Guilty Pleasures: House Hunters

Actually, I’m not even sure I can count this as a guilty “pleasure” because an episode of House Hunters (on HGTV) usually ends up with me yelling at my TV. So”¦ more guilty, less pleasure.

House Hunters, for the uninitiated, is a home-buying show that follows an individual or couple as they search for a home. For efficiency’s sake, they only show the top three homes that the hunters in question visit, and they lay out the pros and cons of each in a voiceover that complements the discussions between the home buyers and their realtor.

Sounds simple and fun, right? Well, sometimes it is. Sometimes you watch a fun, plucky person or couple weed through the bad wallpaper and awkward layouts to find a home they love (oh, and each episode ends with a requisite awkward party with their realtor). Or, you see people who seem to find only the best things about each house and overlook the bad parts altogether. I’d say this kind of episode represents about 10 to 15 percent of House Hunters installments.

The rest are a horrifying mix of entitlement, snobbery, contradictions, and overall insanity. I think this might have something to do with the fact that reality show participants are a self-selecting group; perhaps the kind of person who is willing to have their house hunt filmed for TV tends to be more narcissistic than the general population.

So, what’s so bad about it? First, the entitlement issue. It doesn’t matter what the budget is, or what the geographical location is. Everyone seems to expect ““ nay, demand! ““ that their house be the ultimate in modern luxury. All kitchen appliances must be stainless steel, for example, and every countertop must be granite. I’m not sure why. But I do know that it must be so.  I can’t count the number of times I’ve watched people walk into a kitchen and say “oh, no. No no no. This kitchen has got to go. It’s so dated.”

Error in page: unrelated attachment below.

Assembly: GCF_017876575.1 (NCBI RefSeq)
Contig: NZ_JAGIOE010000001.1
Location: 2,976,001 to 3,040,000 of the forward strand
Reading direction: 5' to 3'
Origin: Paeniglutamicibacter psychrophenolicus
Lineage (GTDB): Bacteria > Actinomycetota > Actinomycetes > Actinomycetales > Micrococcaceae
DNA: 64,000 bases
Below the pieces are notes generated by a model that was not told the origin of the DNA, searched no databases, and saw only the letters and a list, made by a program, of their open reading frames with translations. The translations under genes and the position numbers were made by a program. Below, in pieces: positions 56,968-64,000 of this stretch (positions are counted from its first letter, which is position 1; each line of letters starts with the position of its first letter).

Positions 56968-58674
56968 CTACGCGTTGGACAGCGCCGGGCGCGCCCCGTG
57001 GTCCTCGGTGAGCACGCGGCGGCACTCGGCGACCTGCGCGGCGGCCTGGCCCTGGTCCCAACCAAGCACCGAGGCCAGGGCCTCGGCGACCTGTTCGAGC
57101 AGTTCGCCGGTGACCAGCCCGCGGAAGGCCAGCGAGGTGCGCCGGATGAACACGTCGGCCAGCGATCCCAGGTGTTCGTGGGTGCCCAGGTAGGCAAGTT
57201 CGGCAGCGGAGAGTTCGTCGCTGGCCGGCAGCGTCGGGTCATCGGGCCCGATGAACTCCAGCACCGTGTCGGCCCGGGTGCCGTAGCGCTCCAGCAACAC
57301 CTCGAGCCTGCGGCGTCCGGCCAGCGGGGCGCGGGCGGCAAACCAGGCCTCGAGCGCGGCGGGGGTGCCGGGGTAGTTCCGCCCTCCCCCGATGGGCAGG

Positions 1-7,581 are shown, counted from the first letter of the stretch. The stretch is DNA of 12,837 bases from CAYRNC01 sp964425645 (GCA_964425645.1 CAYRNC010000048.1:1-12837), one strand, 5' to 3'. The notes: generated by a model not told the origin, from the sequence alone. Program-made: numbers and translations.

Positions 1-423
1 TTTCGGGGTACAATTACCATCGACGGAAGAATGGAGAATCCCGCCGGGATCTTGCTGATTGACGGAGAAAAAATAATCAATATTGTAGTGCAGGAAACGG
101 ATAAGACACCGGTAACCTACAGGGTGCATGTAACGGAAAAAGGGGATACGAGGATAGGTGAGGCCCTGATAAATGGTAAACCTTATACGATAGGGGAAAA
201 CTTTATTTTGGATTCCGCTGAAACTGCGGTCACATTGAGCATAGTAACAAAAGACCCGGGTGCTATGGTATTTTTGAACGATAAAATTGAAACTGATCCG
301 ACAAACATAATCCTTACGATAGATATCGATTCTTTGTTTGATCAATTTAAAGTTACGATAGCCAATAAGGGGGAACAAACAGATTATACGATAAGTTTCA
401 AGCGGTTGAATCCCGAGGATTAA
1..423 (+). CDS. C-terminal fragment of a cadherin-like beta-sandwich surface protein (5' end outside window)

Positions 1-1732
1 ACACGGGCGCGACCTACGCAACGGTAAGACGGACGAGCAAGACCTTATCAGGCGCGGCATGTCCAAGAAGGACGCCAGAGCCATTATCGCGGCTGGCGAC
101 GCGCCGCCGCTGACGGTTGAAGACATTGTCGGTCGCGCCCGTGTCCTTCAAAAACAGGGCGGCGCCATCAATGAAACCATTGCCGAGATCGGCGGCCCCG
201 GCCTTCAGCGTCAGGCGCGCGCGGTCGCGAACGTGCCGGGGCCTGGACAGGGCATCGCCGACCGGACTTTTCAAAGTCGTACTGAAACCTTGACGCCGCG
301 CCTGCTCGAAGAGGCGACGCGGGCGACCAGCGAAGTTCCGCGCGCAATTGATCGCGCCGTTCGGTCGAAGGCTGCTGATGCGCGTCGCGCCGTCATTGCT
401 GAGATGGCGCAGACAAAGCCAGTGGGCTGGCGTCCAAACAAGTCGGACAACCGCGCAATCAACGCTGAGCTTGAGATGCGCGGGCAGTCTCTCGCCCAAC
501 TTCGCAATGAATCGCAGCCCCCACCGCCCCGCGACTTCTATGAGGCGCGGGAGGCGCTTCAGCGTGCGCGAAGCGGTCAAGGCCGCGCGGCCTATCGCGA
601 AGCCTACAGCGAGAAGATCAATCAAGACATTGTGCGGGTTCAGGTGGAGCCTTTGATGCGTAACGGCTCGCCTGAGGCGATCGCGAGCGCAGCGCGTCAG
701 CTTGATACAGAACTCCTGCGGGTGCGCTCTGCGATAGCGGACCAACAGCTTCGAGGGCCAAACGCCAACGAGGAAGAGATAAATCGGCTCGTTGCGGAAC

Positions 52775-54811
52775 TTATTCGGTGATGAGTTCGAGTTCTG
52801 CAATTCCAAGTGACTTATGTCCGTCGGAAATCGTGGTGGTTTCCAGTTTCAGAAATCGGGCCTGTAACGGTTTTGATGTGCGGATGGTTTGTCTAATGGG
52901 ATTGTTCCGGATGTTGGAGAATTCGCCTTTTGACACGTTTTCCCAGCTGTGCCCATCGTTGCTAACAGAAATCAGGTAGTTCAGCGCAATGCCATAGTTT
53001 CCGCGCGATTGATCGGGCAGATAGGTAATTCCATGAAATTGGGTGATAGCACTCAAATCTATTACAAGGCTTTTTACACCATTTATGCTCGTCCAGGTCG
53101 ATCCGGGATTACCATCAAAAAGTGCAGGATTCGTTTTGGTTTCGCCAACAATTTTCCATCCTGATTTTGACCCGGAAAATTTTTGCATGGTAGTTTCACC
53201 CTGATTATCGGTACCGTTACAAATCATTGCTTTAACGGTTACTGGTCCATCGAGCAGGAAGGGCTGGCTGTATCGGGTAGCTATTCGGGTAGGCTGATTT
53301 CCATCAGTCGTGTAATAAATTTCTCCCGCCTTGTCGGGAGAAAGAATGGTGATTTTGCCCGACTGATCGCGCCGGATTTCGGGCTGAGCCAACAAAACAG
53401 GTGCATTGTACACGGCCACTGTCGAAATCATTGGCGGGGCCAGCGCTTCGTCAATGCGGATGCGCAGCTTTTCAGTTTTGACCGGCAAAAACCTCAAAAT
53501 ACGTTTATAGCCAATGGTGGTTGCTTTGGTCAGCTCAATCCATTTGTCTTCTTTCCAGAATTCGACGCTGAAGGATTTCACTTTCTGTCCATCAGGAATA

What’s funny about the snobby idea of a house looking dated, by the way, is that if you upgrade it with all the modern bells and whistles, it too will look dated within a decade or two. That’s just how these things work. Besides, what’s so dated about non-stainless appliances? I have a ““ gasp! ““ white refrigerator and it hasn’t once occurred to me that I’ve been living in the past. I have magnets and friends’ wedding invitations stuck to the front of it. The food inside is kept cold. I move on with my life. I don’t know why everyone seems to think they deserve a gourmet kitchen.

Next are the contradictions. People frequently have a list of requirements that are in direct opposition to one another. Examples: they want to be able to walk to shops and restaurants but want a quiet street. They want to live in the suburbs but don’t want a single neighbor to be able to see any part of their yard (or, even better, they don’t want to be able to see their neighbors from any of their windows!). They want a pool but OMG THAT POOL ISN’T SAFE FOR MY TODDLER.

Oh, that’s another one, by the way. Parents who base everything about their house around their kids. Easy, now: I’m not saying that the kids’ safety and happiness isn’t important for parents choosing a new home. But a lot of times people seem to think that their children are never going to age. After all, toddlers by definition are only toddlers for a year or two. Depending upon your life plans, you could be in the home longer than that by a factor of 10. Why should you pick a home based entirely on how suitable it is for a 2-year-old?

Speaking of delusions, every house hunter seems to think that they will be entertaining friends and extended family in their home constantly. “This will be great for entertaining!” is uttered at least three times on every single episode. It’s kind of like the kids issue mentioned above; entertaining space is important to keep in mind, but I don’t see why you’d buy your house based on how easy it would be to host a big party there. Isn’t it just going to be you and your family in there about 95 percent of the time? Why not just think about what’s best for the actual residents of the house?

This is all easy for me to say, by the way, because I’m not currently house hunting. I’m sure whenever that wonderful time rolls around for me, I’ll be a demanding, nonsensical mess. But until then, I’ll continue berating strangers on my TV for their bad decisions.